On disassembly, I found that there was substantial corrosion damage on both faces of the flange. I fixed it with JB-Weld SteelStik, sanded it down, ordered a thermostat and a new gasket, sealed it up with Aviation Form-A-Gasket, and on the second attempt, it sealed up tight.
With these big obvious leaks squelched, I began seeing what I was most concerned about—small leaks from the water pump-related hardware. The Bean water pump kit has an interesting design using two threaded holes, one on the front of the cover and a second one on the side. The purpose of these is to allow the kit to be configured either for a Europa like mine, where the water neck is on the front of the engine, or for the more common Elan and Cortina arrangement where the coolant neck is on the side of the cover. With this design, the same cover can be used for both configurations, and it’s simply a question of which port has the water neck and which has the threaded plug. Unfortunately, I found that mine was leaking through the threads on the neck.
I spoke with Bean and learned that, to preserve flexibility, they’d assembled the threaded plugs with anti-seize rather than sealant. They sent me another neck that had a crush-ring and an o-ring, and I sealed the threads with Permatex Seal+Lock. On the second pressure test, it held.
Unfortunately, once the neck was sealed up, I found a small leak at the threaded plug in the side. This shows the iterative nature of leak detection—you have to peel the onion and find and fix the larger leaks in order to unearth the smaller ones.
Between ordering fittings and waiting for sealants to cure, the process took weeks. The good news was that, once the threads were sealed up, I wasn’t seeing any bubbling either from the water pump flange or from the seams between the block, backplate, and outer timing cover. This was the result I was hoping for.
At some point in this process, I discovered a minor problem with the cartridge water pump and exchanged it for a different one from Bean. I’d installed the first pump, as per Bean’s instructions, with RTV on the pump’s three o-rings to ensure proper sealing. When I pulled the pump out to replace it, there was, not surprisingly, RTV on the inside bore surface that I had to carefully clean out. I almost coated the new pump’s o-rings with RTV, but then I thought about it carefully. The whole point of the cartridge-style pump is that, if it fails, it can be changed with the engine in the car by undoing two bolts, pulling the pump out, and popping in another one.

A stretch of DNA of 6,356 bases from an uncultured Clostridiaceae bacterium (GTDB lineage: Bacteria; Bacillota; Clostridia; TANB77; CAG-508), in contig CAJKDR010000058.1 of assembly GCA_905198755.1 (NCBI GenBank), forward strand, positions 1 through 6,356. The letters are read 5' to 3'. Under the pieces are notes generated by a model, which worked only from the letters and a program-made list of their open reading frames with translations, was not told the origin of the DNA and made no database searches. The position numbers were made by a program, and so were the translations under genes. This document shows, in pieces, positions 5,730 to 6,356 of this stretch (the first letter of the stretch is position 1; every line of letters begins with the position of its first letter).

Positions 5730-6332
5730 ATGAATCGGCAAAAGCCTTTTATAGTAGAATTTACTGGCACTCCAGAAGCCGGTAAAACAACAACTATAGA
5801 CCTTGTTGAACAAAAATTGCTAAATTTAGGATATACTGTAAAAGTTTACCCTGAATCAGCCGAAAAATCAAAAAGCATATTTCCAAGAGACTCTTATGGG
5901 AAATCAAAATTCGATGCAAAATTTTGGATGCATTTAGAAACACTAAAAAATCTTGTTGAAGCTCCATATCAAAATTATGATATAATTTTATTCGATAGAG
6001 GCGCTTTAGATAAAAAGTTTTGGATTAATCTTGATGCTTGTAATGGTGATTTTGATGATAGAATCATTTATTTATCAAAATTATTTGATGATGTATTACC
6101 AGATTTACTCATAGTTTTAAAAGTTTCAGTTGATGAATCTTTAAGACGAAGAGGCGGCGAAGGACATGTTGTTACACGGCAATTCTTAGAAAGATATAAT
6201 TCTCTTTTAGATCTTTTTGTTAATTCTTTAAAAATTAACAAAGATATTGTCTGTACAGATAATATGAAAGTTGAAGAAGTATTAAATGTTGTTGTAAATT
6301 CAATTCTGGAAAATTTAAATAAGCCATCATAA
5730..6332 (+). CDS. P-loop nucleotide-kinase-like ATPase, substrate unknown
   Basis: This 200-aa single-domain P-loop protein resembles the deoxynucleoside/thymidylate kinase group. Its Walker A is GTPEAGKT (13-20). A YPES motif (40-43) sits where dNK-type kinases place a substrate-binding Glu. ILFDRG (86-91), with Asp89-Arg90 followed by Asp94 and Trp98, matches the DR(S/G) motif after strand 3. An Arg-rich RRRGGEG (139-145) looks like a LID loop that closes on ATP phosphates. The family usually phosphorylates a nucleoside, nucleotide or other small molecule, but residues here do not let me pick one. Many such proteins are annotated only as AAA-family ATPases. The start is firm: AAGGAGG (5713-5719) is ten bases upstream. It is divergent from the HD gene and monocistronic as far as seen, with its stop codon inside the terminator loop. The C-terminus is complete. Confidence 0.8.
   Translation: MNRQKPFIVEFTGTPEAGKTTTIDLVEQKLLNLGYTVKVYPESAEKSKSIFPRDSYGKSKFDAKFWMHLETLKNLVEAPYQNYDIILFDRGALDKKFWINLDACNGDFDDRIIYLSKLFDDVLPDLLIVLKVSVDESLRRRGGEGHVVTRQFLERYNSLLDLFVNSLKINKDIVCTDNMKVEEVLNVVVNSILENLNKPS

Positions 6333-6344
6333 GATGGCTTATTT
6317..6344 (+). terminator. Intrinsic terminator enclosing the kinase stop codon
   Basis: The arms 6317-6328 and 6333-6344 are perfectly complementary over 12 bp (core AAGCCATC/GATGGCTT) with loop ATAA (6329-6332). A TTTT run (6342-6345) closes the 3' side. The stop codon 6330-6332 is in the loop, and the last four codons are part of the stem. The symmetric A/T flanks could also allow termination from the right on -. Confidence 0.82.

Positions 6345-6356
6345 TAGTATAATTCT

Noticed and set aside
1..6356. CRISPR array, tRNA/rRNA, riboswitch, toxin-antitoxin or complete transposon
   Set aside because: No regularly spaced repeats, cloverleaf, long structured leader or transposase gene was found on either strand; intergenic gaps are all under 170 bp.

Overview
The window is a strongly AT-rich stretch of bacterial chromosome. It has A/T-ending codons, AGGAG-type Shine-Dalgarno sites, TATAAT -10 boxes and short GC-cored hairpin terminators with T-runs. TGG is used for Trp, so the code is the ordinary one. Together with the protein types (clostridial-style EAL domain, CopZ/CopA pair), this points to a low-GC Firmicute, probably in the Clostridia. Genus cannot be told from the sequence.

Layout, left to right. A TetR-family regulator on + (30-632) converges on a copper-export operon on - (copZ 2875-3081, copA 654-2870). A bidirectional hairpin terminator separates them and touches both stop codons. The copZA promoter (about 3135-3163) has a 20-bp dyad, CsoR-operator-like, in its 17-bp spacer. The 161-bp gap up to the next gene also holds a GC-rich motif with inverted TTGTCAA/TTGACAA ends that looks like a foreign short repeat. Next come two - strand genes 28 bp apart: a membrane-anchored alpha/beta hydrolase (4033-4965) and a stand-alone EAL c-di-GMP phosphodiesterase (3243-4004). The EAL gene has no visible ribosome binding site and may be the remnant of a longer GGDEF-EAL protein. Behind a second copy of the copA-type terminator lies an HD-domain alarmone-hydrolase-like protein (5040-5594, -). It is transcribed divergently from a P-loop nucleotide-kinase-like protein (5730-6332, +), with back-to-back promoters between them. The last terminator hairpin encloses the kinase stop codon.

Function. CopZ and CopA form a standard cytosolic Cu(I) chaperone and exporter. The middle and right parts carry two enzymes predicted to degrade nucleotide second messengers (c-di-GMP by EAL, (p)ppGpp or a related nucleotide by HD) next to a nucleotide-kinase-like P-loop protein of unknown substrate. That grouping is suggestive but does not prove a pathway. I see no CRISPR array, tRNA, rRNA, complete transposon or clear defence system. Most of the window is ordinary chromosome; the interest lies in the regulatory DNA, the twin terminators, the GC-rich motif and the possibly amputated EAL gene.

Since a Europa is a mid-engine car, that pump is right behind the small of your back, close to the firewall. While it is possible to maneuver the cartridge out with the engine in the car, you’re not going to be able to easily look into the bore to clean out old RTV. So, as an experiment, I installed the new pump not with RTV but with a smear of silicone brake grease on the o-rings.
I put it all together and pressure-tested things yet again to 20 psi. Initially, I was elated by what I saw—the gauge holding steady, and no big soap bubbles anywhere. I left the garage and went inside for dinner.
When I rechecked a half hour later, though, I found that things were not perfect. The pressure on the gauge had fallen from 20 to 18 psi. There was an “egg sack” of small bubbles on the flange of the water pump, indicating that, without the RTV on the o-rings, it was leaking a small amount.
Far more troubling, though, was the fact that, with the big leaks squelched, I was seeing “egg sack” bubbles at the back of the engine, at the head/gasket/block interface. Then, when I sprayed around the entire head/block interface, I began to see them everywhere along the head gasket seam. When I looked carefully, I could see that the bubbles appeared to be coming from within the layers of the copper head gasket.
I sought advice from one of the Lotus forums, and the prevailing wisdom was that a) Things are likely to look worse when pressure-testing with nitrogen than they really are (liquid coolant doesn’t escape as easily as nitrogen); b) applying air conditioning-based leak detection techniques was incredibly useful in pressure-testing the Lotus engine, but it may simply not be reasonable to expect it to hold pressure indefinitely like an A/C system should; c) a small amount of weeping from the old-style layered copper head gaskets isn’t unusual; and d) it might seal up once the engine is heat-cycled a few times.
On the one hand, with the engine still on the stand, it would never be easier to yank the head and change the head gasket to one of more modern composition. But on the other hand, it was possible that nothing was wrong at all, and if I put the engine in the car and plumbed with coolant, I can run it—and if it still leaks, pulling the head with the engine in the car isn’t that much more work.
So that’s where things are. I’ll be mating the engine to the transaxle and installing the pair over the next several weeks. I’ll let you know how it goes.
Rob Siegel has been writing the column The Hack Mechanic™ for BMW CCA Roundel magazine for 30 years. His most recent book, Just Needs a Recharge: The Hack Mechanic™ Guide to Vintage Air Conditioning, is available on Amazon (as are his previous books). You can also order personally inscribed copies here.